Classification of (alternatively) spliced exons using state-of-the-art sequence kernels
|A. Kogler. Classification of (alternatively) spliced exons using state-of-the-art sequence kernels. 1, 2016.|
|Organisation||Software Competence Center Hagenberg|
RNA splicing plays an essential role in protein synthesis and a defect in this process can have major effects. Many diseases (e.g. cancer) are caused by defective splicing [Busch and Hertel, 2015]. In this step sequence regions which do not code for proteins (introns) are removed and the remaining sequences (exons) are rejoined. Due to alternative splicing it is possible that multiple proteins are formed based on a single gene by considering different splice sites. How these splice sites are chosen and recognized is still not fully understood by scientists.
In this work, DNA sequences from the C. elegans and H. sapiens genome are analyzed by applying state-of-the-art machine learning techniques. Such methods are frequently used in many different areas these days, especially in Bioinformatics. The processed C. elegans data has been published by [Rätsch et al., 2005]. Due to the lack of accurate and current alternative splicing data sets, a new H. sapiens data set has been created as essential part of this thesis. A major goal of this work is to train classifiers which are able to distinguish alternatively spliced exons from constitutively spliced exons by applying support vector machines (SVMs) and (sequence) kernels.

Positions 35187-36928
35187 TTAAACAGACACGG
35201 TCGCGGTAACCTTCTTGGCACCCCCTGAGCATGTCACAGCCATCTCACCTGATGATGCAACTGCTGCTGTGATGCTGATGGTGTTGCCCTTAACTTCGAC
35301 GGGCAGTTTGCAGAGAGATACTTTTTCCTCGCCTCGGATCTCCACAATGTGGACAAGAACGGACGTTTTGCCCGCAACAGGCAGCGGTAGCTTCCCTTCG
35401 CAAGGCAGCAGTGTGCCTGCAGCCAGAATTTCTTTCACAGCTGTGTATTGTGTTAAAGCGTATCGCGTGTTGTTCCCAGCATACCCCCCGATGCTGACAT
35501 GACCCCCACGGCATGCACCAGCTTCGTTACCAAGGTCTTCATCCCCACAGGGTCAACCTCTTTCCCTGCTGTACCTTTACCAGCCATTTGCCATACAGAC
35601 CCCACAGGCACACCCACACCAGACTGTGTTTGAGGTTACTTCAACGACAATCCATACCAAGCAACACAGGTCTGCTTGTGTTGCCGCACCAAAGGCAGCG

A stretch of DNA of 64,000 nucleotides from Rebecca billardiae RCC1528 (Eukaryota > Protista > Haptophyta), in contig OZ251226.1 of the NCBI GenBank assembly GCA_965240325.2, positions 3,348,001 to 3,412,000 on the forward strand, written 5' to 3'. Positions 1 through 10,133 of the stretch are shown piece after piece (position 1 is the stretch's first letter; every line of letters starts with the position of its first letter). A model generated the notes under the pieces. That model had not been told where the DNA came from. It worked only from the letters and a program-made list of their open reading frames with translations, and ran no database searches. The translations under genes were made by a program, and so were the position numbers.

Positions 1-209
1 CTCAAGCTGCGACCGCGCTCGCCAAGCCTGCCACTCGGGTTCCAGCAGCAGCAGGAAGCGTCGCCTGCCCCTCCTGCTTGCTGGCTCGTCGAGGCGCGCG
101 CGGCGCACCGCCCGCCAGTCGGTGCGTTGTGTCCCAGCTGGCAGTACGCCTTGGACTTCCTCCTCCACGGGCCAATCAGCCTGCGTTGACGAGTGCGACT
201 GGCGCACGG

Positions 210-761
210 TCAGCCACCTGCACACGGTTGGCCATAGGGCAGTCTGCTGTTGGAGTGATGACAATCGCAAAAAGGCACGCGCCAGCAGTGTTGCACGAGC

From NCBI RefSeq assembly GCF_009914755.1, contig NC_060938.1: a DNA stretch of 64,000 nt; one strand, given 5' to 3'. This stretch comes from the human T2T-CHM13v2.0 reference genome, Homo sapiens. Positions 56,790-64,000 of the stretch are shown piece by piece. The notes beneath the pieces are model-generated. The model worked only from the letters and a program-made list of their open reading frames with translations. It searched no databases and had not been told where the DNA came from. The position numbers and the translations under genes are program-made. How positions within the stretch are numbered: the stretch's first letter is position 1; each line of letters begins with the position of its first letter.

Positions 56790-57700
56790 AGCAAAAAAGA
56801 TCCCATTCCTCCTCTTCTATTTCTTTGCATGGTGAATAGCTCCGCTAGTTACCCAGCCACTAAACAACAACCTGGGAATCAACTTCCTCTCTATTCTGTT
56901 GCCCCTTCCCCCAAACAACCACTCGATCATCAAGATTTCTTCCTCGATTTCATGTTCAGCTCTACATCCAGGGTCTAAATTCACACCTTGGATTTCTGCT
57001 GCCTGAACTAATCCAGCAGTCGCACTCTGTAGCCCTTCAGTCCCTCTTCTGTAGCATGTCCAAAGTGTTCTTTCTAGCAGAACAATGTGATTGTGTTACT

It can be shown that these methods accomplish quite remarkable classification performances on biological sequence data. Regarding the C. elegans data set, the performance of the classifier reported by the authors can be outranged and also on the newly created H. sapiens data very good results are achieved.
Subsequently, important sequence regions for classification are determined by calculating and analyzing prediction profiles based on the support vector machine models. Prediction profiles show the influences of individual sequence positions / regions to the final decision value. These sequence hot-spots are utilized in order to determine characteristic motifs of alternatively and constitutively spliced exons in C. elegans and H. sapiens which are statistically validated. Finally, these significant motifs are set into a biological context.